Over the years, I've spent the bulk of my time with the Linux desktop using either GNOME or KDE. Both environments have grown over the years and each desktop has continued to expand its current user base.
The sleeper desktop environment – which I didn’t even considered years ago – has been XFCE. I've found that XFCE offers more robustness than say, LXDE, which lacks much of XFCE's polish in its default configuration. XFCE provides all the benefits one may have enjoyed in GNOME 2, but with a lightweight experience that makes it a hit on older computers.
Before going further with comparing XFCE to GNOME 3 and KDE, I'd be doing this article a disservice by not touching on the MATE desktop as an option. Mate is considered to be the next incarnation of the GNOME 2 desktop, but it isn't marketed to be a fast, lightweight desktop. Instead, its goal is to be a comfortable, traditional desktop environment where users will feel right at home in using it.
By contrast, XFCE comes with a completely different goal set. XFCE offers users a lightweight, yet still visually appealing desktop experience. So to anyone who points out that MATE is also a "lightweight" desktop, it's not really targeting the lightweight desktop crowd. Regardless, both options can be dressed up to look quite attractive, with the right theme installed.
Upon a fresh installation, XFCE is arguably boring, and lacks any specific visual attractiveness to it. Don't get me wrong, it's still a good-looking desktop, but it tends to be rather vanilla in the eyes of most people new to this desktop environment.
Luckily installing a new theme to XFCE is a reasonably easy process. Simply find the XFCE theme that appeals to you, then extract the theme to the right directory. From here, XFCE comes with a great tool under Appearance to help you select the theme easily from a GUI. No other tools are required, and if you follow the directions linked above, it's quite simple for anyone who cares to try.
On the GNOME desktop, you would follow a similar approach. The key difference here is you must download and install the GNOME Tweak Tool first. Not a huge barrier by any means, but it's a valid oversight when you consider XFCE doesn't require a tweak tool to install and activate new desktop themes.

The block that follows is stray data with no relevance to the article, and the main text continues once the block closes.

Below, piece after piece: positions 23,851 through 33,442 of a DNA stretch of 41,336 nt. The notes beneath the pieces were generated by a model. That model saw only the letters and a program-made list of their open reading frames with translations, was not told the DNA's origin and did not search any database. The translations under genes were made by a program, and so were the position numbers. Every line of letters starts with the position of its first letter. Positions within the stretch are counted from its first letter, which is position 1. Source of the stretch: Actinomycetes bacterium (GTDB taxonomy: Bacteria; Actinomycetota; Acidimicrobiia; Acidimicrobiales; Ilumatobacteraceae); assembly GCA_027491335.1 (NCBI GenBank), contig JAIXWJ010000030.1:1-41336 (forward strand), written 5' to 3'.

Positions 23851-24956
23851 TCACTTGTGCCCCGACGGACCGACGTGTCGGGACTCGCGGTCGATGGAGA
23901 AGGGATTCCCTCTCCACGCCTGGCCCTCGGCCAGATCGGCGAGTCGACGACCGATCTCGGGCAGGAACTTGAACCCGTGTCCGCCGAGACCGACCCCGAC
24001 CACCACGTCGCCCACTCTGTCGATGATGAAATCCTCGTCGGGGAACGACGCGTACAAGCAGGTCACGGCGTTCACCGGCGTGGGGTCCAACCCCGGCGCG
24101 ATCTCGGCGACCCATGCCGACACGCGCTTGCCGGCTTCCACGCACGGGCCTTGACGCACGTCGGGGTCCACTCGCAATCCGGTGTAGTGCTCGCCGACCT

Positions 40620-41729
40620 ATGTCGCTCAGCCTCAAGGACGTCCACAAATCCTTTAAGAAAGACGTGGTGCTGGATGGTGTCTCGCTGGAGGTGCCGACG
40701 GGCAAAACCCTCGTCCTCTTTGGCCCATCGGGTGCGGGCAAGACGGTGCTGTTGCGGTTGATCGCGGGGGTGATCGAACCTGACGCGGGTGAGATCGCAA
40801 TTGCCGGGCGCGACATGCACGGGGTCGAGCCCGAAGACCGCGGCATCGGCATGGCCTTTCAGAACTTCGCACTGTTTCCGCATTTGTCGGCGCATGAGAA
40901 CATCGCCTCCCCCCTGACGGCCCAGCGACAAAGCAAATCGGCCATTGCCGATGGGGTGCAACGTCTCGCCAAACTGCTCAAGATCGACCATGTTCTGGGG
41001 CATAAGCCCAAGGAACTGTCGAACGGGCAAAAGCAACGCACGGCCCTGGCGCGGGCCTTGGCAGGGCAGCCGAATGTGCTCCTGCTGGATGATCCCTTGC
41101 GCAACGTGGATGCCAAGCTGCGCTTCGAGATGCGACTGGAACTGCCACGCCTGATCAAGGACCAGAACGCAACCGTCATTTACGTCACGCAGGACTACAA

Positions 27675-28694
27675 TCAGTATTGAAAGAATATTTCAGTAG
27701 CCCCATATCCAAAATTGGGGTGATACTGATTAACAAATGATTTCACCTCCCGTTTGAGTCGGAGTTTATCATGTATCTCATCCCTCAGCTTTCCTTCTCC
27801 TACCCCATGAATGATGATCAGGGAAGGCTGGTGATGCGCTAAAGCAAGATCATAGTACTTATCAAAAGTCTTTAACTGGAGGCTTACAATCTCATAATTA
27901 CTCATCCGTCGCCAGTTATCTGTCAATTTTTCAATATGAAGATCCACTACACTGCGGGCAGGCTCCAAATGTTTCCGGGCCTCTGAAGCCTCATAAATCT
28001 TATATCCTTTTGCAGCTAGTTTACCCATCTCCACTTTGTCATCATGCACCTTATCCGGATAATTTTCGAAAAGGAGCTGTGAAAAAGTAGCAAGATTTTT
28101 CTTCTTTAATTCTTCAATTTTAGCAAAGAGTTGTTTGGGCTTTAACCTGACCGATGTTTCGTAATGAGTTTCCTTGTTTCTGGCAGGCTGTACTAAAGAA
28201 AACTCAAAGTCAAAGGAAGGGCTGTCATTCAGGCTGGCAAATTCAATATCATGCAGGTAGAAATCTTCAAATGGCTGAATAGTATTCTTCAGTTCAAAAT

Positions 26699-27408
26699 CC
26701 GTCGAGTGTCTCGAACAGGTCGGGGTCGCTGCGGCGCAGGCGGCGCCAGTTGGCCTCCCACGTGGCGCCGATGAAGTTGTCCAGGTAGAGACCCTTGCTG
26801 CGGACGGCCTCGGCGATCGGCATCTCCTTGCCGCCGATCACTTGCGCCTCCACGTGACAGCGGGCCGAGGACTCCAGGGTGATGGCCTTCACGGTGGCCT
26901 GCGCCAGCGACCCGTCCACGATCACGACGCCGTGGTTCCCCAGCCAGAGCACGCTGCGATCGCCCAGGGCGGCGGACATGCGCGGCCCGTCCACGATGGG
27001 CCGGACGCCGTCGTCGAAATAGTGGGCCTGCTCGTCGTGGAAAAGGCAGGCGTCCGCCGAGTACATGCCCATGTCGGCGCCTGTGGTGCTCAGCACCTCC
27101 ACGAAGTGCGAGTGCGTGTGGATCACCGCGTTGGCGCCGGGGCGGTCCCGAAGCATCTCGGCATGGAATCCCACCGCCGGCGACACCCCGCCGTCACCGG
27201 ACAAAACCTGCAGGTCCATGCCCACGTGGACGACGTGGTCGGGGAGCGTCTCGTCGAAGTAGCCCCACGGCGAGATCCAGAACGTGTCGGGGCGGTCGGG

Under GNOME, after installing the Tweak tool described above, go ahead and make sure you have the User Themes extension installed. Like XFCE, you'll want to find and download the theme that most appeals to you personally. Now revisit the GNOME Tweak tool, clicking on Appearance option on the left side of the Tweak tool.
Next, look at the bottom of the page and then click on the file browse button to the right of Shell Theme. Browse to the zipped folder, click open. If the process was successful, you'll see an alert telling you it was installed without any problems. From here, simply use the pull down menu to select the theme you want to use. Like XFCE, the theme activation process is easy enough, however the need to download a non-included application to use a new theme leaves a lot to be desired.
Finally, there's the process of theming the KDE desktop. Like XFCE, there's no need to install extra tools to make it work. Quite frankly, this is one area where I feel XFCE has to give the win to KDE. Not only is installing themes in KDE accomplished entirely within the GUI, it's even possible to click on the "Get new themes" button and you can locate, view and install new themes automatically!
It should be noted however, that KDE is a more robust desktop environment than XFCE. Therefore, it's reasonable to see why the extra functionality might be missing from a desktop designed to be minimalist. Still, I must give KDE props for this awesome functionality.
XFCE offers painfully obvious navigation out of the box. Straight away, anyone who is used to a traditional Windows or GNOME 2/MATE desktop experience is going to be able to navigate around a new XFCE installation without any help. Adding applets to the panel is very obvious. As is locating installed applications, again, just use the launcher and click on the application desired.
With the exception of MATE and LXDE, no other desktop makes navigation this simple. What's even better is the fact that the control panel is very simple to use, which is a huge benefit to anyone new to the desktop environment.
If you prefer the older methods of using your desktop, GNOME isn't for you. With hot corners and no minimize button (by default), plus the different application layout method, it will take most newcomers some getting used to.